In the midst of pouring through invoices and bills for the Rockport Granite Company from 1866 – 1872 I am startled when I come across a relative or two.
To spice up today’s article in the Boston Globe on the attempt to match old Rockport granite , here are 2 images from the Rockport Granite Company.
the first is the typical architectural photograph in situ…
immediately following completion, the Rockport Granite Company added the contract to their portfolio of ad slicks
Erected in 1912, the National State Bank of Newark NJ, featured a base of grey granite and monolith Sea Green Granite Columns.
These perspectives images of building and monument examples resulting from Rockport Granite Company contracts, were acquired by the SBHS in summer 2013. The cataloging, description and identification (where necessary) of each photo has been undertaken by Leslie D. Bartlett as part of his on-going research into the era of quarrying granite on Cape Ann. Often the photos do indicate the type of granite and historical location. It is of interest to note as well that duplicate copies have been found for many of the buildings. I believe that this allowed the Rockport Granite Company to assemble a marketing kit of examples to present to potential clients.
Over time, as the era of pure granite building was superseded by steel beam construction, the sea green granite from Blood Ledge remained a showcase for architectural accomplishment and prowess. This is the first post of a successive series which catalogs the reach of Cape Ann Granite. The entire base is of Cape Ann Gray and it is highlighted by 9 polished columns of Sea Green Granite.
“One time last summer I go over Rockport Granite Company quarry. walk down on dock, see stone-cutter’s sheds,
all go to pieces, walk under bridge, along where tracks was, all gone down, pull up…” -Gor Svenson 1935
The two images below illustrate the relative quick return of vegetation below the Keystone Bridge, once the Rockport Granite Company ceased operation. The first image is circa 1930: It looks out toward Granite Pier, with the full complement of RR tracks.
The second image here below is taken but five years after the Rockport Granite Company dissolves.
The steel tracks are gone, railroad ties still embedded. Now 82 years later, there are only tiny traces of what once was
part of the daily quarry life in Rockport…
How the Finn Quarry Workers Slept & Worked
Head to toe, head to toe.
Eight in a row.
Eight rows to the floor;
With windows left open
there’s room for eight more.
A sheet on the window
To allow the cold air in,
Keeps the body blood flow
And ready for the 6 am din.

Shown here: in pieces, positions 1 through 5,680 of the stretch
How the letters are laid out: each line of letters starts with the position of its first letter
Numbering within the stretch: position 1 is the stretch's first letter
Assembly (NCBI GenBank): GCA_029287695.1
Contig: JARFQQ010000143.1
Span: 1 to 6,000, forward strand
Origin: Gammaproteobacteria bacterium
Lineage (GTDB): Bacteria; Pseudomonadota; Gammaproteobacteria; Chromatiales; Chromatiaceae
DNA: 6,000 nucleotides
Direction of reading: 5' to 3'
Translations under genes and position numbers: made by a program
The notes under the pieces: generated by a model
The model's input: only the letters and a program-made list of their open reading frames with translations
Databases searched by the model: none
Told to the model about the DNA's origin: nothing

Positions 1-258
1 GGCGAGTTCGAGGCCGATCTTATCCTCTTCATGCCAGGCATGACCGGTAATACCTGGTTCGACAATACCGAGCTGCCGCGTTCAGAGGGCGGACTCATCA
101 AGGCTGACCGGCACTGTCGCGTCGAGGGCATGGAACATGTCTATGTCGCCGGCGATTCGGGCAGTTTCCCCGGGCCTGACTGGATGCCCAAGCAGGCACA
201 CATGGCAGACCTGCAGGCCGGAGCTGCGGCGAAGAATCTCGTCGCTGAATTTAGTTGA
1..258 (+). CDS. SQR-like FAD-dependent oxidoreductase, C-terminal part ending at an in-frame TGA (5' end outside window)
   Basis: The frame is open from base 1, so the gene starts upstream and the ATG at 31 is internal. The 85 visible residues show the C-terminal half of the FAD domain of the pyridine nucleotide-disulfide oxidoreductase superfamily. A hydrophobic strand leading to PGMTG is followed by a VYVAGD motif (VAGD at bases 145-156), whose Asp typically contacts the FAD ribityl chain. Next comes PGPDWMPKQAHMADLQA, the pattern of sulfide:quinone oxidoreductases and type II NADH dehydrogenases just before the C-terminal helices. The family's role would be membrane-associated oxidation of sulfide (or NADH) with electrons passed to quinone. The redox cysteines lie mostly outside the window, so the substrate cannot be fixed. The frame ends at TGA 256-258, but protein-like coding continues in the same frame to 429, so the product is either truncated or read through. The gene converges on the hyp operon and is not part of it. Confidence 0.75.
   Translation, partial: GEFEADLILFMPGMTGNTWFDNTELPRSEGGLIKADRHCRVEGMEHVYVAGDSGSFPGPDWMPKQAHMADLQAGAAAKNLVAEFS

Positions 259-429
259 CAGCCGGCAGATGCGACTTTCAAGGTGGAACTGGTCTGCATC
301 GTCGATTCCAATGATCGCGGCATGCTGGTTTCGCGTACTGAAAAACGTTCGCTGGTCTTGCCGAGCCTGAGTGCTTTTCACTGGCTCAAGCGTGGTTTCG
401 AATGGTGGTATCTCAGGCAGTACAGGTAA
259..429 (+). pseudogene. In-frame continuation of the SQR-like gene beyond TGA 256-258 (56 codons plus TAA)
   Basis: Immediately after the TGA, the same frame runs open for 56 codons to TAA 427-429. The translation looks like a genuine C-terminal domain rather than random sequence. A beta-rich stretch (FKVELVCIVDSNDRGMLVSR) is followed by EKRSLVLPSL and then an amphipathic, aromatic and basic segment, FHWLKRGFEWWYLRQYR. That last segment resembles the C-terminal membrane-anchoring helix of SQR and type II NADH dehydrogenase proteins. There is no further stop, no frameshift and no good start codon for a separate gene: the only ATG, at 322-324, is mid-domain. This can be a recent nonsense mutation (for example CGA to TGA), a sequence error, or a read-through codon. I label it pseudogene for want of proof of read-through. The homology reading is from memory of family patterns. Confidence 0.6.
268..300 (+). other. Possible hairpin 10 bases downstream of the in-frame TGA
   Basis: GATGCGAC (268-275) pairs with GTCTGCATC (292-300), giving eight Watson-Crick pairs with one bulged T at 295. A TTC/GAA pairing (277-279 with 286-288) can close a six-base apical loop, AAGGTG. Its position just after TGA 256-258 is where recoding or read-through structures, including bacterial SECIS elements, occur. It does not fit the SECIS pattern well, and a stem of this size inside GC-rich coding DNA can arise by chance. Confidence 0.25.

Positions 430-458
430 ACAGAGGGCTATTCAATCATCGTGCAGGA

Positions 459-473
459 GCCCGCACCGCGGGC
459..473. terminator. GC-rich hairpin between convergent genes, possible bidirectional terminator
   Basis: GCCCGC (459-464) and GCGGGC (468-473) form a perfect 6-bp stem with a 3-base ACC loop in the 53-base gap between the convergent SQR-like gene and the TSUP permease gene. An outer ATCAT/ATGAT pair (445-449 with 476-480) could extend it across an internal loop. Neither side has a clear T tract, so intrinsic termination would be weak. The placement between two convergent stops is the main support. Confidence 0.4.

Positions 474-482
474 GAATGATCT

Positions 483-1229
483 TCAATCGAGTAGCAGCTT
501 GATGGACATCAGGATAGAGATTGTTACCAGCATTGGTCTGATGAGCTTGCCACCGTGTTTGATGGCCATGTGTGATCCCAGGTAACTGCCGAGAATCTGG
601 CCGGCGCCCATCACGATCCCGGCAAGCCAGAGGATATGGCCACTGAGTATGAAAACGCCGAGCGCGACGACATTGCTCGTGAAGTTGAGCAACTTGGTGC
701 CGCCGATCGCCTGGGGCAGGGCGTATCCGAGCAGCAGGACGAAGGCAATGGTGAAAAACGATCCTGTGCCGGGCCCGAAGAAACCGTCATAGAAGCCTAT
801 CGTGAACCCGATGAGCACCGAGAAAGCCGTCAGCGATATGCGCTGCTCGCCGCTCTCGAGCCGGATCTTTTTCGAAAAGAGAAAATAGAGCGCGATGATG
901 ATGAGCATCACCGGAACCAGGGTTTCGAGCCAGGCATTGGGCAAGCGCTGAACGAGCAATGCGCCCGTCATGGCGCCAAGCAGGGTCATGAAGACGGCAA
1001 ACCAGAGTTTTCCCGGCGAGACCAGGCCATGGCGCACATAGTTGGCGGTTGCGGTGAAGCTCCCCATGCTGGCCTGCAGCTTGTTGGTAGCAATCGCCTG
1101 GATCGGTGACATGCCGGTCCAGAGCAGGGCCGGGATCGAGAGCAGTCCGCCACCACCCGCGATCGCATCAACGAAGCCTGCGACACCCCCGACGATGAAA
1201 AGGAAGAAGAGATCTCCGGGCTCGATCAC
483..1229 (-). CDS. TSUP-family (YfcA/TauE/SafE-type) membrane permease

The pay day window faces
The ocean grim,
Trudge across the road
To the company store
And turn most of your cash back in.
Split a few stones
In your back yard lot.
Turn in a thousand
Of choice Belgian cut.
Another twenty dollars
To spend on the family you’ve got.
by Leslie D. Bartlett, March 13, 2014
“On Thursday morning, April 27, between 7 and 8 o’clock, a crowd of men composed mostly of Finns, started in procession over Rockport Granite Company’s property, through their quarry and drove about 200 of their quarrymen, paving cutters, blacksmiths, etc., from their work, they demonstrated by” hollering” and hooting and told the men they must quit work or else there would be trouble, they were repeatedly told get off the Rockport company’s property and let the men alone but would not move until they were perfectly ready.
Among the number recognized as being the leaders were…
Matt L. Jacobson, Oscar Isaacson, John Mattson, Frank Hendrickson, Hendri Hendrickson, Matt Mattson 2nd,
(observations recorded by Louis Rogers, Rockport Granite Company)
A note by Les Bartlett,
B. Erkilla’s “Hammers on Stone,” pp 143-147 recount the general outline of the 1899 strike, I suspect that she had access/knowledge of the kind of name list I now have, but back in the 1960s and 70s, there might have been stronger feelings about naming the names. I am hoping that from this listing, some people will connect with their ancestors and more sharing might come around this vital, often violent chapter of life on Cape Ann. For much worse was to follow on the heels of “Strike 1899.”
If Victor Biglink comes to your door, give him a cup of black coffee, he’s been working hard days and hard nights.
I shall name for you – you the living descendants,
I shall spell out the trouble makers -those early English Americans, the Irish sloggers, the Scottish skirts,
the Russian Finns, and Italians who could not cut stone enough to drown a duck…
who if you eliminate them, we shall have a first class shop.
I shall return to you, the stone dust and grit in your cough,,,,
RECEIVED ROCKPORT October 12, 1906
“I thought I would write and let you know
albout all about this Stricke trouble. The head one of this trouble…..”
[to be continued]
The world of selling stone was an intense competitive market. Contracts were not self-sustaining, nor were they renewable. You took stone out of the ground, shaped it either as paving stone, dimension stone or monument stone, it got shipped – then placed. And you were on to the next contract. Work stoppages and slowdowns in a quarry were throttled by strikes, bad weather, or contract cancellation. You always had an eye out for what was cut, what needed to be cut from the quarry floor.
This image is of the Charlestown Navy Yard, showing deterioration of concrete masonry on the East side of Pier No.1, July 1, 1907. The Rockport Granite Company hired photographers to show examples of bad concrete uses, as a means of securing contracts for granite replacements